updated 07/20/2012 AT 2:40 PM ET
•originally published 12/15/2013 AT 1:35 PM ET
[brightcove: 2939857930001]Peter O’Toole, who over a 50-year-career delivered majestic performances as unforgettable characters both noble and notorious, died Saturday at the Wellington Hospital in London following a long illness, his agent Steve Kenis said, according to various reports. He was 81.
In a stunning announcement in July 2012, the acclaimed actor said he was retiring from the arena that made him a household name going back to 1962’s Lawrence of Arabia. “It is time for me to chuck in the sponge,” is how he put it as he bid his profession “a dry-eyed and profoundly grateful farewell.”
“He was six years old, O’Toole recalls, when he fell in love with the theater,” read his official biography when he played World War I British hero T.E. Lawrence for director David Lean.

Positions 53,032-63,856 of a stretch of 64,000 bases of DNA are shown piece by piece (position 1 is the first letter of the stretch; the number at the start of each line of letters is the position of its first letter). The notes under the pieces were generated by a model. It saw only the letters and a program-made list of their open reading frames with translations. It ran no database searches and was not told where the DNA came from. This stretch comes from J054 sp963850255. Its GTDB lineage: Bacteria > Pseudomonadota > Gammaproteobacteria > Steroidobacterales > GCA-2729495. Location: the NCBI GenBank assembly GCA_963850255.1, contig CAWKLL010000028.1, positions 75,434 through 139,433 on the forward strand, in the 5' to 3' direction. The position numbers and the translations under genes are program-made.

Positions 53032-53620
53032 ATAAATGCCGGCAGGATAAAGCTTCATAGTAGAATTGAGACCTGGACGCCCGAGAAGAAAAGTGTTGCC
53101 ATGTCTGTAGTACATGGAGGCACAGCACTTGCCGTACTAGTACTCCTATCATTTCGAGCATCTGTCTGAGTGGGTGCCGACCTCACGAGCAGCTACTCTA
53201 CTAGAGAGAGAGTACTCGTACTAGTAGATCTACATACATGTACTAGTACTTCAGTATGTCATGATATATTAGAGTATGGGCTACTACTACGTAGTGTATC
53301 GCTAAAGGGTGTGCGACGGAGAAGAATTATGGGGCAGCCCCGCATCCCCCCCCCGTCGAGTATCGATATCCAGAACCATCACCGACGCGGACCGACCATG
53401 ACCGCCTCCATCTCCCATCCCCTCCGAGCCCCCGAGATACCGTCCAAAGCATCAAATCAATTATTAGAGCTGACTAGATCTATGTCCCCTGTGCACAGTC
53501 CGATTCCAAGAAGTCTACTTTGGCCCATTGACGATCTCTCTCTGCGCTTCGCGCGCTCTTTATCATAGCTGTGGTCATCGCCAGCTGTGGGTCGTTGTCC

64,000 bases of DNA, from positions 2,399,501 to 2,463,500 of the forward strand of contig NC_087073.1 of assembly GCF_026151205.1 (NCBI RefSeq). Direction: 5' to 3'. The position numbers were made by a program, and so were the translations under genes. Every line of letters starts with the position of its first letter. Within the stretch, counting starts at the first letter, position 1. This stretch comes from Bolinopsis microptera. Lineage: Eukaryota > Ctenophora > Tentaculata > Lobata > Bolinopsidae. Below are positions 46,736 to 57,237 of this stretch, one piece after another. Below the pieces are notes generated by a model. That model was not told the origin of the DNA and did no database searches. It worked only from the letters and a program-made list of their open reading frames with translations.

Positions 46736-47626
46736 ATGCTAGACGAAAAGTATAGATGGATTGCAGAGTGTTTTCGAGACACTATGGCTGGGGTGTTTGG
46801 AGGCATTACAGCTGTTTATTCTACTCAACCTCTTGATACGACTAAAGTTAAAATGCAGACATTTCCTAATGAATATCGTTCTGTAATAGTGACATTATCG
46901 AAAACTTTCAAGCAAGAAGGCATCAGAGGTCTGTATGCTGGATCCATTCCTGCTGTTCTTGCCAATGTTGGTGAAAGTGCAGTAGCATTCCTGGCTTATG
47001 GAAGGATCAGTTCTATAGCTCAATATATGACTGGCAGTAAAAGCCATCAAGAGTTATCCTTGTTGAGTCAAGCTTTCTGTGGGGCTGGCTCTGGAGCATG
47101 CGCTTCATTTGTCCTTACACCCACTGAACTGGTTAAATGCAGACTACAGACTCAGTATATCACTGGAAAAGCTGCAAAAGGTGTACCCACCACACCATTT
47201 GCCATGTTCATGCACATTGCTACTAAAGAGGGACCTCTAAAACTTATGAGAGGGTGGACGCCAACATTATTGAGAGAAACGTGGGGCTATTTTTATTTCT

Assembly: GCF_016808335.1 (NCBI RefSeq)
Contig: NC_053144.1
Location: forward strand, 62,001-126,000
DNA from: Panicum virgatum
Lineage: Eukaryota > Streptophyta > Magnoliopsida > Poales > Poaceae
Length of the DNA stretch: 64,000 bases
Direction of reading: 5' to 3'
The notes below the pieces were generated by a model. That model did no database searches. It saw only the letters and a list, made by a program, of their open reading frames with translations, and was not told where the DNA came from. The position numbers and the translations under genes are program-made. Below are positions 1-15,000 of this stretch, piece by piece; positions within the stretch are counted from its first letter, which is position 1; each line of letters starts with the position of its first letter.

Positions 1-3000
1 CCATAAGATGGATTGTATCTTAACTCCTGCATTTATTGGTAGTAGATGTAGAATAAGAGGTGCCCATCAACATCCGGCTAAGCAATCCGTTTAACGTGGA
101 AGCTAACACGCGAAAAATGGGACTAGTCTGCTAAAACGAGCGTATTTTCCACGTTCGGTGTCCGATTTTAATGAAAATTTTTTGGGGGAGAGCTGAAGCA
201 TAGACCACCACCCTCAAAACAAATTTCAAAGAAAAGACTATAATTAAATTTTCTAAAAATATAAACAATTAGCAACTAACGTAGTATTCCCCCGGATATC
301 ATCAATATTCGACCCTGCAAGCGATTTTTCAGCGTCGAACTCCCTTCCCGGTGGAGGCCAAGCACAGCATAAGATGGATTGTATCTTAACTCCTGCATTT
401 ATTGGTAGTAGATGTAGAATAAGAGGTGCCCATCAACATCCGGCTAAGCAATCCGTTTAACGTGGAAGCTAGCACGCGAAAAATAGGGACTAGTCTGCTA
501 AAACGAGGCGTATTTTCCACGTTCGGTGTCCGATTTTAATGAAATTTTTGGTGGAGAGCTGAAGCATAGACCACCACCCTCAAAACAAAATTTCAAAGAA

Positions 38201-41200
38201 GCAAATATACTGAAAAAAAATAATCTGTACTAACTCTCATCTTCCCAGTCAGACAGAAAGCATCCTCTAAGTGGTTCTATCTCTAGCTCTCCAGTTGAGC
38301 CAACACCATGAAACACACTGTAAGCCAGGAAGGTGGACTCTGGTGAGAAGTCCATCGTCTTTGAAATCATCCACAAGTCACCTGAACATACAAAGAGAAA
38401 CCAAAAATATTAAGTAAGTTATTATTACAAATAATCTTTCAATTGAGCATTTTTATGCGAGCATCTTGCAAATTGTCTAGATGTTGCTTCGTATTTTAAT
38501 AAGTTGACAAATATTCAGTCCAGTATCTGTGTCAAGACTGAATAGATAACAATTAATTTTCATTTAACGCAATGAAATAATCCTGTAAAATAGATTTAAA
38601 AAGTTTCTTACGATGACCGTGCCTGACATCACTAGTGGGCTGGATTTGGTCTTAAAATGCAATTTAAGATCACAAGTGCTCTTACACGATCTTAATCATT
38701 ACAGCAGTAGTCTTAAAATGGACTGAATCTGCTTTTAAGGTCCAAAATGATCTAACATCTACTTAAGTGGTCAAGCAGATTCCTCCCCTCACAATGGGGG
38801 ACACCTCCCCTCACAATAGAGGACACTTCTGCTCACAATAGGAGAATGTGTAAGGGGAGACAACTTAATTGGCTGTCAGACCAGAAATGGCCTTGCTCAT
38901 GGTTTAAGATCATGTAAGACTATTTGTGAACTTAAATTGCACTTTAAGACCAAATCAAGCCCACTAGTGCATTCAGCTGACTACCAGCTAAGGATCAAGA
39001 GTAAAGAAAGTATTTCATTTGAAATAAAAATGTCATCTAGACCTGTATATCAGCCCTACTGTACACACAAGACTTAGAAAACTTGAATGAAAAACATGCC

Fame, and the first of eight Oscar nominations, came immediately, as did a decade of other large roles – among them, King Henry II in both Becket, with Richard Burton, and The Lion in Winter, with Katharine Hepburn – and a reputation for carousing. “I was, after all, the son of an Irish bookmaker,” O’Toole told The New York Times, with a smile, in 1983.
His career and his personal state of health both took significant downturns in the 1970s. His father died, his 20-year marriage to the revered Welsh actress Sian Philips ended, and, after surgery for a long-term stomach ailment, doctors misdiagnosed him with blood cancer.